[e2e] On the Internet In a Disaster
craig at aland.bbn.com
Fri Dec 14 18:38:13 PST 2001
On the Internet In a Disaster
Call For Participation
September 11th 2001 was an interesting day on the Internet. The collapse of
the World Trade Center towers damaged communications lines. Many people
turned to Web sites on the Internet for news and emergency information.
For some people in New York, the Internet was used as a replacement
communications system while the phone service was out. Some firms had
to start providing their internet services from backup locations.
What makes the events of September 11th special are not the individual events.
Communications links have been severed before, and Web flash crowds have
overloaded Web sites. Rather it is the combination of events that
collectively represents the Internet's experience in a disaster.
How the Internet does and can respond to a disaster is of great interest
to relief agencies and other crisis responders, governments, national security
entities, businesses, and the general public.
To better understand exactly how the Internet did respond to September 11th,
the National Research Council's Computer Science and Telecommunications
Board is convening a workshop to be held in March 2002 in Washington, DC.
This call solicits participants and written contributions for the
workshop. The workshop is being organized by a small committee of Internet
experts. It will draw on the workshop to produce a short, summary and
synthesis report, which will be subject to a rigorous review process
supervised by the National Research Council.
The workshop will be small (approximately 25-35 participants) meeting. The
meeting will consist of two days of a mix of presentations and discussions.
The focus of the presentations will be quantitative information (measurements,
analysis) of how portions of the Internet behaved on September 11th 2001.
Participants should note that our definition of Internet is quite broad: beyond
measurements of packet traffic or outages, we welcome data for Web sites,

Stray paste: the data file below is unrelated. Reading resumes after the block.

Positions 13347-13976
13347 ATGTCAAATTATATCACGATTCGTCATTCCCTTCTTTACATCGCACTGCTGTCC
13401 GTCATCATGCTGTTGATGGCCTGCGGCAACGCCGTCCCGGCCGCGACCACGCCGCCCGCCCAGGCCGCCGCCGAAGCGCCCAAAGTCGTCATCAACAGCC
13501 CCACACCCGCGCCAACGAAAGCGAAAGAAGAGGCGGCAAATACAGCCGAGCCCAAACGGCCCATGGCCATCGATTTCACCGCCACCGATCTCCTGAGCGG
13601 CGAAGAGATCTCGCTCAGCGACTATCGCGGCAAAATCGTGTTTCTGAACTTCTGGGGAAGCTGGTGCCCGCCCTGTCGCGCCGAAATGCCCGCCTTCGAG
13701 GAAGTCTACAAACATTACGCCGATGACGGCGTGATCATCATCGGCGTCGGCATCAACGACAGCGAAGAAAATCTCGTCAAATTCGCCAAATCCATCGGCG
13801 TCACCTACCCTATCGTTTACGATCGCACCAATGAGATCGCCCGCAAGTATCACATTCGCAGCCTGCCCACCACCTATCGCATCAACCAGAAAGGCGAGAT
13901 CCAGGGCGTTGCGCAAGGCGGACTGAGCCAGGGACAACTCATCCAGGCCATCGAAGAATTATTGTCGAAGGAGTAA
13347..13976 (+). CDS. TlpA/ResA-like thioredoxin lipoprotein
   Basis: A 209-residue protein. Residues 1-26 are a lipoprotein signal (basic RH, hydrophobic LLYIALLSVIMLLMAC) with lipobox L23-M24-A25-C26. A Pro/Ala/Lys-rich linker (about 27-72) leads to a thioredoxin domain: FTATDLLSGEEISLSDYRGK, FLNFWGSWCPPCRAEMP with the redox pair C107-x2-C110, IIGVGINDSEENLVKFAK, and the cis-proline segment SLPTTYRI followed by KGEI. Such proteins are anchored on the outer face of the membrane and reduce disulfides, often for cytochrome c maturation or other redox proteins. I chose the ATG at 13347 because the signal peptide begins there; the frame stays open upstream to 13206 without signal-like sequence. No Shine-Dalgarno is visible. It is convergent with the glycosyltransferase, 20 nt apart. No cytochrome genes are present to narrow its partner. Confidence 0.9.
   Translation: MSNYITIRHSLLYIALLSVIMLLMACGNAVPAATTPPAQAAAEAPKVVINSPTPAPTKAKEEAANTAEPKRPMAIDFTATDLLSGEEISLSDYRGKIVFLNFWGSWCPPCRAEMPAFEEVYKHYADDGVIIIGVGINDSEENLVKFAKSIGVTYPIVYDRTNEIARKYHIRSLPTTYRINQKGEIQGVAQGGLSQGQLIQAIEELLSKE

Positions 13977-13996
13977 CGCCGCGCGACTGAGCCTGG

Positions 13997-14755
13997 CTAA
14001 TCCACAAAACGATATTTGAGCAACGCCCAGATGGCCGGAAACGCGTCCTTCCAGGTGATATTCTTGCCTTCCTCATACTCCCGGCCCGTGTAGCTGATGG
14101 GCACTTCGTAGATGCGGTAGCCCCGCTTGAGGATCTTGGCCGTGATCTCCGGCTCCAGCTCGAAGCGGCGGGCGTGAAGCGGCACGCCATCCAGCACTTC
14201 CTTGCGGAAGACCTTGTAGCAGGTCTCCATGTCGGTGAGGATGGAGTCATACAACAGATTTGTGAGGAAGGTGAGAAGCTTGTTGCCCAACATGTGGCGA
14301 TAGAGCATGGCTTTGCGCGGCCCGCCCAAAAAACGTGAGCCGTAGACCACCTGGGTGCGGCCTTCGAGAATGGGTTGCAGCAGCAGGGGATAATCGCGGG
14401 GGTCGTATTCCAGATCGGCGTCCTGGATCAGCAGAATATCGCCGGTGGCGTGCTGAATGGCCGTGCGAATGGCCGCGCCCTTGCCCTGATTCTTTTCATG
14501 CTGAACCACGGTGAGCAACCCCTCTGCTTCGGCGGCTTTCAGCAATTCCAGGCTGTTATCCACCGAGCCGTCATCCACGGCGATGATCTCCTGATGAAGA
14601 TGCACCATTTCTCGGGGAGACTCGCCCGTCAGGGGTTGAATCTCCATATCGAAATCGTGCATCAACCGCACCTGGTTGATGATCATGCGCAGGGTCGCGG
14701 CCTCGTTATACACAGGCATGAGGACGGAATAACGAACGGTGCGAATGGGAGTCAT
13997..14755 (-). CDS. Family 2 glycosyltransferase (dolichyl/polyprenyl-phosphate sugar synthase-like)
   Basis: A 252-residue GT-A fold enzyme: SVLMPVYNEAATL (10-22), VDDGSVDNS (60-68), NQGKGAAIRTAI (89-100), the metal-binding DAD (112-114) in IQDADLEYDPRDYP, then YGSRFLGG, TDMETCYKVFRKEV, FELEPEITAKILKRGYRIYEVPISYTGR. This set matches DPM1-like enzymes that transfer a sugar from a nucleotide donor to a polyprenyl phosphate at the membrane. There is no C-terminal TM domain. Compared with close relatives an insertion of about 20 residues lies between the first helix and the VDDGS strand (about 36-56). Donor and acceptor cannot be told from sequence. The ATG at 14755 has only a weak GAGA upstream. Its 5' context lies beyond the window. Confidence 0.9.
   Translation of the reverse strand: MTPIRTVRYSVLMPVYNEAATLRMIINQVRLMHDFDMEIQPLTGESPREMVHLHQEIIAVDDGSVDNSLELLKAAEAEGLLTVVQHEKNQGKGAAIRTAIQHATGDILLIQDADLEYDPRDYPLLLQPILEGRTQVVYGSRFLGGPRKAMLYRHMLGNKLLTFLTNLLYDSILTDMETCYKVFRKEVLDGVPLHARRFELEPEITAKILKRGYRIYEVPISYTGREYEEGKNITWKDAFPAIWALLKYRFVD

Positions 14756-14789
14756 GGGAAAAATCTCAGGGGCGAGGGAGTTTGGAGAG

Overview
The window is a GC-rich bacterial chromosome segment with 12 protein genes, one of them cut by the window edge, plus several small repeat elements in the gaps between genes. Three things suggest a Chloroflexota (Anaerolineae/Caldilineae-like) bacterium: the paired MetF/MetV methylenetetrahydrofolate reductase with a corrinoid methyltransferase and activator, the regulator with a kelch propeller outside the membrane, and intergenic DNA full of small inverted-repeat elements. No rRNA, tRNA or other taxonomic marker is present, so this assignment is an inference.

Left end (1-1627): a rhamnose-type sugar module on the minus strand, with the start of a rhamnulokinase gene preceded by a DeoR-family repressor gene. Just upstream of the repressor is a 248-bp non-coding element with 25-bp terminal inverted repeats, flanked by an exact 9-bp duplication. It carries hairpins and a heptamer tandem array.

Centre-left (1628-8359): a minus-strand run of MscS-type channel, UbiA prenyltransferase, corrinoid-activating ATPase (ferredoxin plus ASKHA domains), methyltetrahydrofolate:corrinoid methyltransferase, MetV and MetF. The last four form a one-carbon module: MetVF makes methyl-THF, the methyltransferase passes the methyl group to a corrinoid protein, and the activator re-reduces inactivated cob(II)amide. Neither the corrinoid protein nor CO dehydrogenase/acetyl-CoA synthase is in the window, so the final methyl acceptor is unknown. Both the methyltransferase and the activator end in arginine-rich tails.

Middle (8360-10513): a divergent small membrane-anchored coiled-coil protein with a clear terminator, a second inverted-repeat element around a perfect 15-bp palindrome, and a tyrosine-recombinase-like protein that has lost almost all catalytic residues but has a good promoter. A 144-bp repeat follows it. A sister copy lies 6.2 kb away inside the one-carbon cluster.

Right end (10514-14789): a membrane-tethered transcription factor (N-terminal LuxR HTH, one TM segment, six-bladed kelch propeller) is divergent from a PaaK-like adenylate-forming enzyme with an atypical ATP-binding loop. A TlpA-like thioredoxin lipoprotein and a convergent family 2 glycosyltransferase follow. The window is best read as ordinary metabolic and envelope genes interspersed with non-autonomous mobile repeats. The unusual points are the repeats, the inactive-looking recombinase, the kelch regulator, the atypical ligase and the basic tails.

dialup statistics, wireless access, experiences of backup data sites, and the
like. We want to assemble the broadest possible picture of data communications
and how it evolved in response to the disaster.
Some of the workshop participants will be invited to expand their presentations
at the workshop into papers, to be included in the workshop report as
This workshop will not be open to the public. It will engage only the
participants and NRC/CSTB staff in the discussions. Furthermore, submissions
for participation will not be distributed outside the set of workshop
organizers and attendees. CSTB expects that the closed nature of the meeting
will encourage the candor necessary to fully assess the data from September
Parties interested in participating in the workshop are invited to submit
a 3- to 6-page white paper. White papers should describe in some detail
the data or analysis (or both) from September 11th or its aftermath that
the participant would like to present at the workshop. Please also include
a one-paragraph biography of the participant. Participants should note
that our definition of Internet is quite broad: beyond measurements of
packet traffic or outages, we welcome data for Web sites, dialup statistics,
wireless access, experiences of backup data sites, and the like. We want
to assemble the broadest possible picture of data communications and how
it evolved in response to the disaster.
Submissions are due January 10, 2002 and should be sent to:
Mr. D.C. Drake/Internet Under Crisis Conditions
Computer Science and Telecommunications Board
National Research Council
2101 Constitution Avenue, NW
Washington, DC 20418
ddrake at nas.edu
Note: In light of mail difficulties in Washington arising from anthrax
incidents, please call to confirm snail-mail details before mailing.
An alternate address may be recommended. Participants will receive an
invitation by January 24th.
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